This afternoon, Montgomery College President DeRionne P. Pollard sent a memo to all MC employees…
College Awarded $250,000 Over Two Years to Serve 440 Students
The U.S. Citizenship and Immigration Services (USCIS) announced nearly $10 million in FY2017 Citizenship and Assimilation Grant Program awards to 45 public and private nonprofit organizations across the country, including a $250,000 grant to Montgomery College, the only Maryland recipient.
The College is receiving the two-year grant under the Citizenship Instruction and Naturalization Application Services, and will provide citizenship preparation classes, assimilation activities, and naturalization legal services to least 440 lawful permanent residents. Students will have beginning to low intermediate English level proficiency skills and will come from more than 60 countries such as El Salvador, Honduras, China, Peru, and Ethiopia.
The College’s Citizenship Preparation Program uses the Enhanced Integration Tasks (EIT) model to help students integrate quicker into their community. Using a series of tasks, group activities, and volunteer opportunities, students learn what it truly means to become a citizen of the United States.
Montgomery College will continue to partner with Catholic Charities, which provides Immigration Legal Services (ILS) to residents in Montgomery County and the Greater Washington region. ILS will offer naturalization services to approximately 320 students, and assist at least 240 to apply for citizenship over the next two years. The College will also work with local libraries to enhance the community’s knowledge of available naturalization services.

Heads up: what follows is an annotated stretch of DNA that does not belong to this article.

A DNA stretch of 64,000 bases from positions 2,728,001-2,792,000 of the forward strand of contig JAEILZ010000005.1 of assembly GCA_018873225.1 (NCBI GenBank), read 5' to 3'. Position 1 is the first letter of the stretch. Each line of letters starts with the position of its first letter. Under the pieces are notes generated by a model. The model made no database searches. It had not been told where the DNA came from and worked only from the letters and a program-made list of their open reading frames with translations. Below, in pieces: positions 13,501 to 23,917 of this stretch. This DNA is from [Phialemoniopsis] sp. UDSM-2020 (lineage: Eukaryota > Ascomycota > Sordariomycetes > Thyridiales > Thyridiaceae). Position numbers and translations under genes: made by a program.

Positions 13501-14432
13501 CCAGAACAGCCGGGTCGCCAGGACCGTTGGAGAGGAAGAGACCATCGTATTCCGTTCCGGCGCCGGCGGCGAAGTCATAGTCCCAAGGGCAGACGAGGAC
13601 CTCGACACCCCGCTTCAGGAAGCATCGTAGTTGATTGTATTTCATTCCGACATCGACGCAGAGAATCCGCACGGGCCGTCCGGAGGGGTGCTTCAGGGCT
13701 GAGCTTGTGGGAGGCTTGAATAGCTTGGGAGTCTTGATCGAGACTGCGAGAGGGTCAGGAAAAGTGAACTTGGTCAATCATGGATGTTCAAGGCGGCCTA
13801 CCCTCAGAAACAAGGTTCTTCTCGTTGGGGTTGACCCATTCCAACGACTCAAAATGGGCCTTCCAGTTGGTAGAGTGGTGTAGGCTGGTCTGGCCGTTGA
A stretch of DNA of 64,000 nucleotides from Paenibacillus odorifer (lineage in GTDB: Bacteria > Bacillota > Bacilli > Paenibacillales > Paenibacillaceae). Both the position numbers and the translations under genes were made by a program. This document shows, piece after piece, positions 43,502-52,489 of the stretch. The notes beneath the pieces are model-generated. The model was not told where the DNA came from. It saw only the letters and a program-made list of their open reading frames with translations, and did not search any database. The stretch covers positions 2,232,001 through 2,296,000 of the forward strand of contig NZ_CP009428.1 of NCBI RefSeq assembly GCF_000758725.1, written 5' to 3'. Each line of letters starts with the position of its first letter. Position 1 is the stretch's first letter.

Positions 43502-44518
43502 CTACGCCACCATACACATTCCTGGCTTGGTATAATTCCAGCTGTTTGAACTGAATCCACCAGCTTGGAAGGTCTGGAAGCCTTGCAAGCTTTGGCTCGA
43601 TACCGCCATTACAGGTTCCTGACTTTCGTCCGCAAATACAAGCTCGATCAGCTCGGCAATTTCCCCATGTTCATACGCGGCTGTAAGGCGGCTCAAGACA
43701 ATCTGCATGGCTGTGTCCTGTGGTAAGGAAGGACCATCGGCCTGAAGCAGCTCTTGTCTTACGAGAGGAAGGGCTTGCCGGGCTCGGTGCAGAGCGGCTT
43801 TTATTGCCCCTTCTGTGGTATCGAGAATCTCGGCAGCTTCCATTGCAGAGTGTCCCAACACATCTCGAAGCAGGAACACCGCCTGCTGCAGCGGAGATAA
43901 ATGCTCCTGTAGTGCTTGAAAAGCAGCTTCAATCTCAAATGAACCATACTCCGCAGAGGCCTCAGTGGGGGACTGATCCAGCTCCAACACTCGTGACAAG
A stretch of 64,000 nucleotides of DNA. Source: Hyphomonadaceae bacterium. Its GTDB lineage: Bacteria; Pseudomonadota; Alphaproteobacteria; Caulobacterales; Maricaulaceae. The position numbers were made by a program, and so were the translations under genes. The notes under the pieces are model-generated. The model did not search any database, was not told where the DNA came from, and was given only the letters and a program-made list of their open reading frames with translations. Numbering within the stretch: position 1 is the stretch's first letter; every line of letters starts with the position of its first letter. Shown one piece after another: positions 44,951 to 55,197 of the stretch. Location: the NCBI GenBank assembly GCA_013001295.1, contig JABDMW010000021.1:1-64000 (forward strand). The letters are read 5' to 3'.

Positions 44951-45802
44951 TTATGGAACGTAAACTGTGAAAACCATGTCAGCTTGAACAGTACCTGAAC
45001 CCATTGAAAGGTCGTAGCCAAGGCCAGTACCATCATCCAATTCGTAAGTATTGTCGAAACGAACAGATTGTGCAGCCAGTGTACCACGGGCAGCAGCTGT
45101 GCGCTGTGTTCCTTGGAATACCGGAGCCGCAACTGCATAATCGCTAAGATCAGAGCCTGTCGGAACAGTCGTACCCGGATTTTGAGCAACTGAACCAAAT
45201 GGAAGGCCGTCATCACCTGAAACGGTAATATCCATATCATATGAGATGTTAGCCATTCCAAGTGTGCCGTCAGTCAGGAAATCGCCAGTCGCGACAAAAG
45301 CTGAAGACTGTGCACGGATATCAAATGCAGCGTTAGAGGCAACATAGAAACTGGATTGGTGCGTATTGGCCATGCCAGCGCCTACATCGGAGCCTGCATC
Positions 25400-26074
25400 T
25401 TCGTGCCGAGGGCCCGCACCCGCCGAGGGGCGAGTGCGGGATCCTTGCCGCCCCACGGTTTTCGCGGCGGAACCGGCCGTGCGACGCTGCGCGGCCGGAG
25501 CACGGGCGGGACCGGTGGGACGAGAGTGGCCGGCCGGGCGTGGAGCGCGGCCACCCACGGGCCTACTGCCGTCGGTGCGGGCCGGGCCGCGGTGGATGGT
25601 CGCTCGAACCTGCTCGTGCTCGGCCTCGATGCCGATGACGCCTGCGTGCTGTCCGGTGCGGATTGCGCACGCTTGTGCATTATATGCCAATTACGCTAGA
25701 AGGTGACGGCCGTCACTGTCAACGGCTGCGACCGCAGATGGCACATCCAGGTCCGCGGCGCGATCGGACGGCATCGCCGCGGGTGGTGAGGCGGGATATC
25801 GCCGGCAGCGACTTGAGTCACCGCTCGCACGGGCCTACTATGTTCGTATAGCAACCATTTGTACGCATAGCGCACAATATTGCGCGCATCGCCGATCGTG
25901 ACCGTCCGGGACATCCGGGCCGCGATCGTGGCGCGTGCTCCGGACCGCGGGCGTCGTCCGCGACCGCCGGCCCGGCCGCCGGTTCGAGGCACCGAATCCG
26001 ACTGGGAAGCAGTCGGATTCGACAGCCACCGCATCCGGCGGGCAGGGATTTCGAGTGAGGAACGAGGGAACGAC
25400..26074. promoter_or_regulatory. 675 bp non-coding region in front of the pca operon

“We are grateful to USCIS for its continued support of our Citizenship Preparation Program,” said Montgomery College President DeRionne Pollard. “Since 2010, we have served 2,269 students through this grant-funded initiative, helping to train students to understand the rights and responsibilities of citizenship. Montgomery College is proud of its role in supporting these new Americans, whose contributions enrich the multicultural character of Montgomery County.”
The Washington, D.C. area is fourth in the nation as an immigration destination for permanent residents, ranked only behind New York, Los Angeles, and Miami. Maryland’s foreign-born population of 857,804 represents 14.5 percent of the total population of Maryland. Montgomery County is home to 331,355 of these residents.
The Citizenship Preparation Program is part of Montgomery College’s Workforce Development & Continuing Education division. For more information, contact Nancy Newton, senior program director, at 240-567-8169 or firstname.lastname@example.org.
Since 2009, the USCIS Citizenship and Assimilation Grant Program has awarded $73 million to help more than 190,000 lawful permanent residents prepare for citizenship. The new grants will assist an additional 25,000 for people to receive citizenship preparation and naturalization services.